Carlos Gil is a "payer-off of promises," at least that is the way the Roman Catholic refers to himself, but he is more commonly known as a "rent-a-pilgrim".
The 52-year-old Portuguese national takes on pilgrimages by proxy -- in the name of others -- especially Catholics unable because of sickness to undertake the journey or too busy or lazy for the week-long spiritual walk to the central Portuguese town of Fatima.
He can be hired for 2,500 euros ($2,700).
Gil is one of the nearly one million Catholics who will descend at the weekend upon the town where three child shepherds reported visions of the Virgin Mary 100 years ago.
Two of the children will be declared saints on May 13 during a visit by Pope Francis.
But Gil almost certainly will be the only pilgrim to make the trip on foot and invoice his walk.
"It's not about making money but being in the service of others," he told AFP in an interview at his home before setting off. "It's a deal we strike with God".
The 2,500-euro price is a fixed rate -- the lighting of a candle costs an additional 25 euros, while asking him to recite the rosary is another 250 euros.
The rate also goes up if the client wants Gil to shuffle the last 400 metres (quarter of a mile) on his knees, from the shrine's public square to the chapel where the visions are said to have taken place in 1917.
A pilgrimage, made for oneself or others, can be for various reasons: to fulfil a promise to God, as a request for healing, a baby or professional success, to give thanks when a request has been granted or to atone for sins.
"For me, it's a passion. I am Catholic, but if I had been born in Saudi Arabia, I would be Muslim and would make pilgrimages to Mecca," Gil said.
Staff in hand, backpack on his shoulders, Gil leaves his small white villa near the coastal town of Cascais, about 30 kilometres (19 miles) from the capital Lisbon.
It is 7:30 am and raining but Gil wants to make it in enough time to see the pontiff, after seeing Pope Benedict XVI in Fatima in 2010.
Gil's sister Maria Jose, 50, will walk with him.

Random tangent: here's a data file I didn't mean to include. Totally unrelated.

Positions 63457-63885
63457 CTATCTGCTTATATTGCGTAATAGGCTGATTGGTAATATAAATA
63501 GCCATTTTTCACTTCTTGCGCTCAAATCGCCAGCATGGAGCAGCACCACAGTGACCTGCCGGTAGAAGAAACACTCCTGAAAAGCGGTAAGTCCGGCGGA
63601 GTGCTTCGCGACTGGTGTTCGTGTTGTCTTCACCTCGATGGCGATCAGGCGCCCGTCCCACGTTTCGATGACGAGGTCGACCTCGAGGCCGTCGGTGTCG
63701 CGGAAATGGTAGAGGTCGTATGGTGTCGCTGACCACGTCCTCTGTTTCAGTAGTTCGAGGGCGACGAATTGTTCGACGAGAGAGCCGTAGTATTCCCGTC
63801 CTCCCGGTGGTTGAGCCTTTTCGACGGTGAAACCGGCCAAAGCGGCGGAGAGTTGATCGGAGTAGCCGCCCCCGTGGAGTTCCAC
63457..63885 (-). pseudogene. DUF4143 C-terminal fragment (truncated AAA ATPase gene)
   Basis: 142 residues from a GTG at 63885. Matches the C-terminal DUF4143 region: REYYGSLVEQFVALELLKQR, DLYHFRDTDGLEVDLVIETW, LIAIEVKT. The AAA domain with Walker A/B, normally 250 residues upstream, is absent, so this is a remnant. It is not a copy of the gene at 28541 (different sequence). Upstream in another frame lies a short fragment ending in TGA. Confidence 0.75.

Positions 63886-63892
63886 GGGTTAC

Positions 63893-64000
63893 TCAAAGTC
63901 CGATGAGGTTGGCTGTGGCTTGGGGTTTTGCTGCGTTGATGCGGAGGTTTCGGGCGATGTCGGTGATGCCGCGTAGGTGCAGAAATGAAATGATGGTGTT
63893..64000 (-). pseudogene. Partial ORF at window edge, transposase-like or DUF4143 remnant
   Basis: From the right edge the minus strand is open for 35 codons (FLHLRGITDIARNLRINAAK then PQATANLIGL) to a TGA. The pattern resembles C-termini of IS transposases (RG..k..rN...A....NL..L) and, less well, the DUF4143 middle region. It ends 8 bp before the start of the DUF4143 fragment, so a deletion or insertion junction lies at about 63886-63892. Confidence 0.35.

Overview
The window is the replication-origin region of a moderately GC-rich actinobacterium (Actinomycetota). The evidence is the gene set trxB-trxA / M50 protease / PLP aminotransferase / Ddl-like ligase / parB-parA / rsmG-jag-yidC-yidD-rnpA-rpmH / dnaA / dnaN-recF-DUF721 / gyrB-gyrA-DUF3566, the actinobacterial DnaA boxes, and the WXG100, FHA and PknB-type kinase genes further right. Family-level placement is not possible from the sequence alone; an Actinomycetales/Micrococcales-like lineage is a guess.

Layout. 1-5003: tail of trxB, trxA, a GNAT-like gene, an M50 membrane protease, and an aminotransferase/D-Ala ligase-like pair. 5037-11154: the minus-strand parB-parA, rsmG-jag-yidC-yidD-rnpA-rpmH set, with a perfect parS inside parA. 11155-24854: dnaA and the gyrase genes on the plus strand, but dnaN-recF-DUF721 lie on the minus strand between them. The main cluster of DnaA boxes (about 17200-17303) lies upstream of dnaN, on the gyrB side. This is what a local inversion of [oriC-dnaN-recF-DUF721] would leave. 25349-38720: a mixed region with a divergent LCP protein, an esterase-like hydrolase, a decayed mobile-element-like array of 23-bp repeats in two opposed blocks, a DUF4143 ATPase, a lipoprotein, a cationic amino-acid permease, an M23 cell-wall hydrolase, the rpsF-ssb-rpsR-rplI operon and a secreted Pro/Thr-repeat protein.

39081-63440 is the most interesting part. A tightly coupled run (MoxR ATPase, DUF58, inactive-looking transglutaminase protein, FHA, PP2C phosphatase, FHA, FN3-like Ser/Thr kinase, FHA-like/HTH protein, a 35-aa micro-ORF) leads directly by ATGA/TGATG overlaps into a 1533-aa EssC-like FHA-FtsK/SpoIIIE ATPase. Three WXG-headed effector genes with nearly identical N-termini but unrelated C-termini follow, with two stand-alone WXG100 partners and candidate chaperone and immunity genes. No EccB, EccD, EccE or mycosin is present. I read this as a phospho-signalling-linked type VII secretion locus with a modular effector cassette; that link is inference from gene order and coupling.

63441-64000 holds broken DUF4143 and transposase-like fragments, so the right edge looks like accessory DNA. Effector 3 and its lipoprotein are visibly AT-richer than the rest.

By taking small country lanes far removed from the main roads, Gil will arrive at the shrine six days later, the day before the papal visit. He will have walked 200 kilometres, spending nights in private homes or underneath the stars.
"I make no physical preparations before the pilgrimage," said Gil, a father of two grown sons, sporting a salt and pepper beard, who admits to being "lazy".
"It's spiritual. We are in a state of grace".
Gil believes there are very few Catholics, if any at all, offering the same services in his home country, but he has attracted imitators in Germany where "rent-a-pilgrims" advertise services online.
He said the "crazy idea" came to him one day in 2001, to "revive this ancient tradition from the Middle Ages" where rich noblemen lacking time or in poor physical condition hired pilgrims by proxy.
The practice remains largely secret as the Catholic Church does not condone paying people to act as a proxy pilgrim. It is much more common for the annual hajj, however.
According to the Church's Message of Fatima movement, over 40,000 pilgrims are expected to make the walk to the sanctuary and to see the pope.
With the visit by Francis, "a charismatic pope close to the people," the requests for pilgrimages by proxy "came earlier than usual," Gil said.
He said he makes "two or three pilgrimages a year" and "each is always for one person".
Clients, all Portuguese-speaking, contact him through his site peregrino.org. Once terms have been agreed upon, the client wires him the amount and he takes off.
Upon completion, Gil sends a certificate with official stamps from each stop along the route.
Once the owner of a small computer company, Gil now has business cards listing his occupation as a "payer-off of promises" and real estate agent.
"My colleagues know what I do, they laugh about it a lot, a real estate agent who wants to become a saint," he said.
His parents had intended him for the priesthood, but his family's hurried departure from Angola, a former Portuguese colony, during the country's fight for independence in 1975 extinguished those plans.
Gil's current occupation, however, has attracted "violent criticism" on social media. "People are sometimes very aggressive. They don't know me," he said.
He has also drawn the ire of Rodrigo Cerqueira, president of the Association for Friends of Walks of Fatima, who said that being a "payer-off of promises, it's a disgrace. They take advantage of people".
"Given their prices, it's a scam," Cerqueira told AFP.
Gil declined to say much about who this year's pilgrimage is for, only that it is a woman who contacted him through the popular WhatsApp messaging service.
"On principle, I never ask them about their reasons to avoid passing judgment," he said.